Archive for the ‘Educational Leadership’ Category

Managing or Leading?

Posted: January 25, 2012 in Educational Leadership

” . . . .leadership always involves a relationship as contrasted with management which has to do with processes and systems . . .”

This quote is from Michael Maccoby who I found on this blog

http://bobsutton.typepad.com/my_weblog/2008/09/michael-maccoby-on-managing-vs-leading.html.  I have really been intrigued by this simple truth and the fact that our educational systems are full of managers who need to become leaders.  There is a distinct challenge in the 21st century economy to promote innovation and creativity – both of which cannot necessarily be measured.  The industrial age focused on managing resources and measuring results – and if you couldn’t measure it, there were no results.  While there are many great leaders of the industrial age, the primary skill set was the ability to manage people and resources.  Productivity was measured by the quantity of results and the quality of the product.  This industrial paradigm still is pervasive in our educational system structure.  We are focused on measuring “tangible” outcomes, managing resources (people, time, materials, budgets) and maintaining traditions that are ineffective and do not allow for innovation and creativity to be fostered.

Leadership is all about relationships. Leadership fosters innovation and creativity at all levels.  Just take a look at the key attributes of an effective leader from Jim Murray.  As education professionals are we leading innovation or managing resources? or are we doing both? I won’t say it’s an “either/or” situation but a “both/and” situation.  Unfortunately, I strongly feel the balance is skewed in the direction of “management” vs. “leadership”.  We should be promoting and training Principals as Leaders, Teachers as Leaders, Students as Leaders, etc. and the professional development should focus on the skill set of the 21st century leader.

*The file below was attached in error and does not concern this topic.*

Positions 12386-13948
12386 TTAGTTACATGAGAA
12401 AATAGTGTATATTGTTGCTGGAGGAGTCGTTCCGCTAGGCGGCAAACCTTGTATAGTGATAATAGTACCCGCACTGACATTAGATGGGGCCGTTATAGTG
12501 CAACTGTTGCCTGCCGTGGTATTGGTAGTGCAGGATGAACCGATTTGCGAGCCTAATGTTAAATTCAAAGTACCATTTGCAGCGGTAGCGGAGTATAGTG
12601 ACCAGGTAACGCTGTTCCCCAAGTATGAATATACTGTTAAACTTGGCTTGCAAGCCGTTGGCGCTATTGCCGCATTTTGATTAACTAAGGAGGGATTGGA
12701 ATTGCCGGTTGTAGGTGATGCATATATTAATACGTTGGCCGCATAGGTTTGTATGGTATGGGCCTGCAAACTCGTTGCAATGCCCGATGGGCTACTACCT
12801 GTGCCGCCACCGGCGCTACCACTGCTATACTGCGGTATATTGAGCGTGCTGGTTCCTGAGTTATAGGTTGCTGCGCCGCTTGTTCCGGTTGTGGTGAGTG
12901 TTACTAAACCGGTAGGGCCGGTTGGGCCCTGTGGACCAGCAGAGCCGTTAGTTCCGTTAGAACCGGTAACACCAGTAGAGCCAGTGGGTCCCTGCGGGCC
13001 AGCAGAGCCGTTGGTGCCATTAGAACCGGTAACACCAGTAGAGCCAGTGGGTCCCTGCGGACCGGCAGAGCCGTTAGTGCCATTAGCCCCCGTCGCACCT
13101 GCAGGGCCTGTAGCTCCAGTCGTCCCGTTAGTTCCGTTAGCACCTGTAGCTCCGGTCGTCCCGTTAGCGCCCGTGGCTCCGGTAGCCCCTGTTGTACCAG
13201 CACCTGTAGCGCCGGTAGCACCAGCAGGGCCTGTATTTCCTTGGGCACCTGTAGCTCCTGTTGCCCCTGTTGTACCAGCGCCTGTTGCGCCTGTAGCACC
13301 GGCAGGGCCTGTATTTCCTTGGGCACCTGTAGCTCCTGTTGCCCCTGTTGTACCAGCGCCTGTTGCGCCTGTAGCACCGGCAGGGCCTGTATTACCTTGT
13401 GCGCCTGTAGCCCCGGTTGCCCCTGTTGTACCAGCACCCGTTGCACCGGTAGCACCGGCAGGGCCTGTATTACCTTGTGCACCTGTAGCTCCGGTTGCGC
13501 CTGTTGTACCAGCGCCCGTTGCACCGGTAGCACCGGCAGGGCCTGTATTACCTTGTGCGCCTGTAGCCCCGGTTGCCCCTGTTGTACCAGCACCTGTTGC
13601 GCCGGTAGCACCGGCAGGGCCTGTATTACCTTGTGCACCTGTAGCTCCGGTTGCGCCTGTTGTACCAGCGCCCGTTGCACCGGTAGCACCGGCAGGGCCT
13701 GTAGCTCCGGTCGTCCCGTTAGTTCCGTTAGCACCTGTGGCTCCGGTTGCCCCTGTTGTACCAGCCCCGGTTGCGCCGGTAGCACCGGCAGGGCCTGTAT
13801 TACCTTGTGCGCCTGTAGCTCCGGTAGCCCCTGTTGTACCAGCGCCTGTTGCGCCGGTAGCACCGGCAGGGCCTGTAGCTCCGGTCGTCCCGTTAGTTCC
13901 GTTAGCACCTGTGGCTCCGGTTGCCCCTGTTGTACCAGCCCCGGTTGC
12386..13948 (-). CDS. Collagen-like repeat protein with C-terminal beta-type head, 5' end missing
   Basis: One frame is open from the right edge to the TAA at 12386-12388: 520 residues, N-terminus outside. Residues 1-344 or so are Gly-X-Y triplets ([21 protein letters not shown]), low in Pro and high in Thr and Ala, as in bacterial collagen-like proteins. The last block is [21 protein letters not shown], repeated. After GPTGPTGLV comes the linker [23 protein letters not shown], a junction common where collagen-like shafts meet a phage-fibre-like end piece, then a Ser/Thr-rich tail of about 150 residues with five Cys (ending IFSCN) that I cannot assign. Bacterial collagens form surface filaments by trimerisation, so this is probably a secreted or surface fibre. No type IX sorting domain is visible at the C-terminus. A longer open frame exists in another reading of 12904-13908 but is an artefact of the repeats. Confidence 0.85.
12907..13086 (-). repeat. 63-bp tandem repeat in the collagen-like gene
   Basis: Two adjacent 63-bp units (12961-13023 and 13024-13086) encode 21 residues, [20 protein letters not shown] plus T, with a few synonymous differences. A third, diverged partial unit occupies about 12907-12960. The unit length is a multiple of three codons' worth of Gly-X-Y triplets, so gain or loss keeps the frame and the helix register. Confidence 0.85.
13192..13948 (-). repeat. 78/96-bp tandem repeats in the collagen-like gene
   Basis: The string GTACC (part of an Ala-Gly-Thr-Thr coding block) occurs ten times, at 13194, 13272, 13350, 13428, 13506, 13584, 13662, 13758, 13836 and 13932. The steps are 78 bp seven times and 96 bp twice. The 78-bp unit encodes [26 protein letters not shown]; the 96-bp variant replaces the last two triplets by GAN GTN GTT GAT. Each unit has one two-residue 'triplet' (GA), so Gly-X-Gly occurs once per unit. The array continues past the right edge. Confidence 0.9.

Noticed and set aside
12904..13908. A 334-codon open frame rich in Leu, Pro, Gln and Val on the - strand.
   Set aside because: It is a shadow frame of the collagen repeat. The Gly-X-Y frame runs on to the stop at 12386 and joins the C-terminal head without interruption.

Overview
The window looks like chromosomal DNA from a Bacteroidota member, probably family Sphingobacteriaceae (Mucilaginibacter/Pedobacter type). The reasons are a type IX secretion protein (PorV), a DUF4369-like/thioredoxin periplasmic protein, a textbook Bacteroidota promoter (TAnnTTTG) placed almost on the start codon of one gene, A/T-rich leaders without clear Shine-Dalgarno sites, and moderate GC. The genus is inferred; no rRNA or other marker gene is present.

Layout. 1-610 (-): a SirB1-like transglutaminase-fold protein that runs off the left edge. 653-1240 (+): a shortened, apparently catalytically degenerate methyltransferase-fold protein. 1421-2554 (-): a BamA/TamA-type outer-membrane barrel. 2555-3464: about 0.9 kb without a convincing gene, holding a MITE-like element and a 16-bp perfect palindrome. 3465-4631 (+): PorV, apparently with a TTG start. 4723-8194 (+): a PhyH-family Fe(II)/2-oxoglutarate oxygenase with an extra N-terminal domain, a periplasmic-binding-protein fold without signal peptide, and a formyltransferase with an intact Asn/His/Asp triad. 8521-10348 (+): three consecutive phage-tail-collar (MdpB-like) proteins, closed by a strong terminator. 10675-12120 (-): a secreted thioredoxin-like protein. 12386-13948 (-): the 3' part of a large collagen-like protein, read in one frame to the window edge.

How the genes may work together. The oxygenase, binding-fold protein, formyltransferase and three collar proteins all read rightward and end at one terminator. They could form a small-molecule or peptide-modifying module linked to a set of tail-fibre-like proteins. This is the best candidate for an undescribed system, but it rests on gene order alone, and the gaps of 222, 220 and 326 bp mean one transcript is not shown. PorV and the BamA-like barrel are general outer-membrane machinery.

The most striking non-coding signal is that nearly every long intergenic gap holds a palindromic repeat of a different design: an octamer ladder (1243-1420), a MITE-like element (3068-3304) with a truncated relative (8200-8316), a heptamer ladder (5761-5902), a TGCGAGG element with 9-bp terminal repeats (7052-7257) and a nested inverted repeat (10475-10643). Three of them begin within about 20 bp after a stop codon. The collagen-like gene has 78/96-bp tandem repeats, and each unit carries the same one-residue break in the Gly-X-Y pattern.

Think about the “classroom management” training many of us have been through.  There is a strong focus on “management” techniques vs. the empowerment of critical thinkers who foster innovation and creativity.  Teachers are having to break the mold and jump outside of the box of process and procedure in order to affect students’ learning and make them enjoy the learning experience.  I love this quote from Professor Maccoby:

” . . .this(meaning successful outcomes) can’t be achieved by management (tactics) alone at a time of constant change when people need inspiration, a sense of purpose and enthusiasm to achieve their goals.”

Take a look at these 2 links regarding the differences b/w managers and leaders.

http://www.1000ventures.com/business_guide/crosscuttings/leadership_attributes.html